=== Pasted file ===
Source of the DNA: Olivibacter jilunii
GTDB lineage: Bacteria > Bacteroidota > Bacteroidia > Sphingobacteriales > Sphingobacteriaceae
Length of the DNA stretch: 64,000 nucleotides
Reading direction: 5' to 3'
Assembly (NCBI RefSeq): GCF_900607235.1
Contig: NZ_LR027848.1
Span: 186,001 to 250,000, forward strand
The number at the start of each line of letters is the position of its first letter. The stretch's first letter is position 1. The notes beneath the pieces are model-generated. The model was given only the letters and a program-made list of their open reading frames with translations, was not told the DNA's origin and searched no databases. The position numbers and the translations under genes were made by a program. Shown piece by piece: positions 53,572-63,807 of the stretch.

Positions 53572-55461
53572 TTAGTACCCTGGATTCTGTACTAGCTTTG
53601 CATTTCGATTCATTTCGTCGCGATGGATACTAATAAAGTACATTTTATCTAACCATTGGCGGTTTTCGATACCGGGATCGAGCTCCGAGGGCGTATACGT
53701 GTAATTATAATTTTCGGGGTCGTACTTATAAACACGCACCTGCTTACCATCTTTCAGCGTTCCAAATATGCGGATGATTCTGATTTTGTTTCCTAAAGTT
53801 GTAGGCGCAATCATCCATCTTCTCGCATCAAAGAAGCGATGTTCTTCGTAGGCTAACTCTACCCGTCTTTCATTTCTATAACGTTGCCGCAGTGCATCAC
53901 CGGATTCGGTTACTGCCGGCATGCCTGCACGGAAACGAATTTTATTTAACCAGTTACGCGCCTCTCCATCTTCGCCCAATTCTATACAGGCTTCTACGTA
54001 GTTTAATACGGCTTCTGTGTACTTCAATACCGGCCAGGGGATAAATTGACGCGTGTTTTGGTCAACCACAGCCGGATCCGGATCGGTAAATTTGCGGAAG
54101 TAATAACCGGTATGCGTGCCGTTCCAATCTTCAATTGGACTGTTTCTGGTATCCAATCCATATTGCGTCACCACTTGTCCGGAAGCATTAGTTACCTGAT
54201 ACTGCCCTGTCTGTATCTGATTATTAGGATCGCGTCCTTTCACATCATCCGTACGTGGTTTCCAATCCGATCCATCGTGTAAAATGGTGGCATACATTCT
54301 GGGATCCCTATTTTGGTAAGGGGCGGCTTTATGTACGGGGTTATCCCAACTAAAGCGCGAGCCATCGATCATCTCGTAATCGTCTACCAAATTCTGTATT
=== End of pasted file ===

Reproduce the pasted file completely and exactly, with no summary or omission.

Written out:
Source of the DNA: Olivibacter jilunii
GTDB lineage: Bacteria > Bacteroidota > Bacteroidia > Sphingobacteriales > Sphingobacteriaceae
Length of the DNA stretch: 64,000 nucleotides
Reading direction: 5' to 3'
Assembly (NCBI RefSeq): GCF_900607235.1
Contig: NZ_LR027848.1
Span: 186,001 to 250,000, forward strand
The number at the start of each line of letters is the position of its first letter. The stretch's first letter is position 1. The notes beneath the pieces are model-generated. The model was given only the letters and a program-made list of their open reading frames with translations, was not told the DNA's origin and searched no databases. The position numbers and the translations under genes were made by a program. Shown piece by piece: positions 53,572-63,807 of the stretch.

Positions 53572-55461
53572 TTAGTACCCTGGATTCTGTACTAGCTTTG
53601 CATTTCGATTCATTTCGTCGCGATGGATACTAATAAAGTACATTTTATCTAACCATTGGCGGTTTTCGATACCGGGATCGAGCTCCGAGGGCGTATACGT
53701 GTAATTATAATTTTCGGGGTCGTACTTATAAACACGCACCTGCTTACCATCTTTCAGCGTTCCAAATATGCGGATGATTCTGATTTTGTTTCCTAAAGTT
53801 GTAGGCGCAATCATCCATCTTCTCGCATCAAAGAAGCGATGTTCTTCGTAGGCTAACTCTACCCGTCTTTCATTTCTATAACGTTGCCGCAGTGCATCAC
53901 CGGATTCGGTTACTGCCGGCATGCCTGCACGGAAACGAATTTTATTTAACCAGTTACGCGCCTCTCCATCTTCGCCCAATTCTATACAGGCTTCTACGTA
54001 GTTTAATACGGCTTCTGTGTACTTCAATACCGGCCAGGGGATAAATTGACGCGTGTTTTGGTCAACCACAGCCGGATCCGGATCGGTAAATTTGCGGAAG
54101 TAATAACCGGTATGCGTGCCGTTCCAATCTTCAATTGGACTGTTTCTGGTATCCAATCCATATTGCGTCACCACTTGTCCGGAAGCATTAGTTACCTGAT
54201 ACTGCCCTGTCTGTATCTGATTATTAGGATCGCGTCCTTTCACATCATCCGTACGTGGTTTCCAATCCGATCCATCGTGTAAAATGGTGGCATACATTCT
54301 GGGATCCCTATTTTGGTAAGGGGCGGCTTTATGTACGGGGTTATCCCAACTAAAGCGCGAGCCATCGATCATCTCGTAATCGTCTACCAAATTCTGTATT